FIRST HOME CONFERENCE GAME TONIGHT, 8:30 [Newspaper Article] — Corsair — 14 January 1931
FIRST HOME CONFERENCE GAME TONIGHT, 8:30 Team Plays Host To Pomona In Second Conference Clash Tonight; Travel To Riverside Saturday For Third Game A fighting Corsair basketball quintet, intent to avenge itself of the Saturday's defeat by San Berdoo, will engage in the second conference game of the season when it meets Pomona J. C. at 8:30 tonight in the municipal auditorium. With blood in their eyes and fight in their hearts, the Corsairs are out to win. Coach Mishler's men are rapidly showing improvement after each workout,' and will be in the pink of condition for today's tiff with the Pomonans. Although not much is known of the visitors, it is presumed that tough and hardfought battle will be visible when the two teams lock horns tonight. The lineup used in the San Bernardino fracas was: Athey and Stevenson at forwards; O'Rourke at center, and Hickman and Zendell at guards. This quintet worked favorably, and it is very probable that, it will start against the Pomona five. However...
FINALS TEMPORARILY HALT TRACK PRACTICE [Newspaper Article] — Corsair — 14 January 1931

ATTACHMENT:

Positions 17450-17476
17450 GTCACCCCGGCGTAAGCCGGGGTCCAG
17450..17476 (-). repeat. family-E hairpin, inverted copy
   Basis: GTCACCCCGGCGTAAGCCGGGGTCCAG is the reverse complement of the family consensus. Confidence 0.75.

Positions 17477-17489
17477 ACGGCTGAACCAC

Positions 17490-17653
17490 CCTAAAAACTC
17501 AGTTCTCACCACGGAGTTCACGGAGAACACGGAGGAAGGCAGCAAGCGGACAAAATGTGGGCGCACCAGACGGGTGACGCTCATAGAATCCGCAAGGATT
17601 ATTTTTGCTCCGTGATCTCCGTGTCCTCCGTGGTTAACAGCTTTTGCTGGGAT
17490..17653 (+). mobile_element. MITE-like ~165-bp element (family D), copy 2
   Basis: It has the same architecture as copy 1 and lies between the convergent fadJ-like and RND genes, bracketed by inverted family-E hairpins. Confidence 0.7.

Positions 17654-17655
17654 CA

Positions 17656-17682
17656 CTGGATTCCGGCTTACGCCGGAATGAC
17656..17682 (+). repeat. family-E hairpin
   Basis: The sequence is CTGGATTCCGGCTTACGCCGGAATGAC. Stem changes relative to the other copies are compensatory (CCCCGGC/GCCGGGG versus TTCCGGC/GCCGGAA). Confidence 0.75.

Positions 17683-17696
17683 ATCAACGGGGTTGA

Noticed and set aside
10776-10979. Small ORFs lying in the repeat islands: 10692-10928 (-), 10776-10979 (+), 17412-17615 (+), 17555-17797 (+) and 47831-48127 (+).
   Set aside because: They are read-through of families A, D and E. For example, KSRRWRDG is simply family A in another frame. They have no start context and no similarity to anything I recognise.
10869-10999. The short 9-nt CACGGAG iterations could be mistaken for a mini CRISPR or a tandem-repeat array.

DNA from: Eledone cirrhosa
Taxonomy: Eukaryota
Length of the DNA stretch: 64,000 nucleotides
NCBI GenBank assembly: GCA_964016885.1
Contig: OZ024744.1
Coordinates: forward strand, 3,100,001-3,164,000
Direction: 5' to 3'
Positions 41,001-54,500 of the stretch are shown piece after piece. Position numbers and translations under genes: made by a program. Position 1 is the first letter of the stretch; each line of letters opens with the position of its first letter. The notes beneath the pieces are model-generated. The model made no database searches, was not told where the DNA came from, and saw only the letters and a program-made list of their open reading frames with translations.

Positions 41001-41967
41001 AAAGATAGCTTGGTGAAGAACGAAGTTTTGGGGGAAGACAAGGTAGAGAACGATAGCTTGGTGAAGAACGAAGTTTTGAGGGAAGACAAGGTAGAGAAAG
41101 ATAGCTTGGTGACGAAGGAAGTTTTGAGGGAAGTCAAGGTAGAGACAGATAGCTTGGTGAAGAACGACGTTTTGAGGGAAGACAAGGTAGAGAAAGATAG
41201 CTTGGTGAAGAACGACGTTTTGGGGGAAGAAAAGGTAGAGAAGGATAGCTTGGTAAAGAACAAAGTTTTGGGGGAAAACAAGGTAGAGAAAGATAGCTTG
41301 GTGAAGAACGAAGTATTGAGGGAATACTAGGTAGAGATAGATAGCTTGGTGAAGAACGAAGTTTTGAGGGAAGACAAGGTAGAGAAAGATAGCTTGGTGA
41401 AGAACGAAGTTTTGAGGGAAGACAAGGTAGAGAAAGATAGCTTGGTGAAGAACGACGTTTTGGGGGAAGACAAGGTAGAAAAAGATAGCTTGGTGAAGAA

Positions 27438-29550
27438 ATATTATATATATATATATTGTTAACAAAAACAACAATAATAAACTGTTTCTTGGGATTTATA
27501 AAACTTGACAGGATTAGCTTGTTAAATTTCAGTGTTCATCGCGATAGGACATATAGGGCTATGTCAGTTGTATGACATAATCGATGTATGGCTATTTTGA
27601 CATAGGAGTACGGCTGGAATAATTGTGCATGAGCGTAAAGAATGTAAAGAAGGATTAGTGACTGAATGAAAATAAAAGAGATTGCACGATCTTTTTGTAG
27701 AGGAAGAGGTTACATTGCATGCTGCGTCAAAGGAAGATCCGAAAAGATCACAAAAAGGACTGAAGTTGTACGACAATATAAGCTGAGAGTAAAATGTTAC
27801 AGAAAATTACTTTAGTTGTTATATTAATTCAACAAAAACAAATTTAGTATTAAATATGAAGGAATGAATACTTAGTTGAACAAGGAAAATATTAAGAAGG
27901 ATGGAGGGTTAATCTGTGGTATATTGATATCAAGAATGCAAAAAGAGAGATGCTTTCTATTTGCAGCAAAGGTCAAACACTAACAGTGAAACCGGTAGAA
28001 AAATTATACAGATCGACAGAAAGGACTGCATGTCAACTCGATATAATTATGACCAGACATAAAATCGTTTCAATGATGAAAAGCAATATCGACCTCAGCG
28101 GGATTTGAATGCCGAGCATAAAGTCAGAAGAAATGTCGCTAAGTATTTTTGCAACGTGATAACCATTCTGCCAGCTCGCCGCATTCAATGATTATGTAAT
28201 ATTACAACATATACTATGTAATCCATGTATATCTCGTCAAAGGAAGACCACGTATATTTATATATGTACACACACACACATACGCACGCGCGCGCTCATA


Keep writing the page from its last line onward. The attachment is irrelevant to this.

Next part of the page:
FINALS TEMPORARILY HALT TRACK PRACTICE Facing a temporary delay on account of final examinations, Santa Monica Junior College track men are marking time until exams are over. Coach Osterholt is optimistic concerning the chances of his cinder path artists, despite the lack of sufficient material to work with. Osterholt would like a larger squad than he had last year, as the competition to be met this year will be of the best. The team is handicapped for weight-men and a search is being made for someone to hold down the shot put and discus jobs on the S. M. J. C. track squad. Gil Rankin and Bill White, of Samohi fame, are expected to report soon, and with the addition of Captain Harry Wills, Larry Magee and Art Redden, the squad should begin to look something like a team. The first meet is scheduled for February 21, when the Corsair tracksters travel to Claremont to take part in a relay carnival.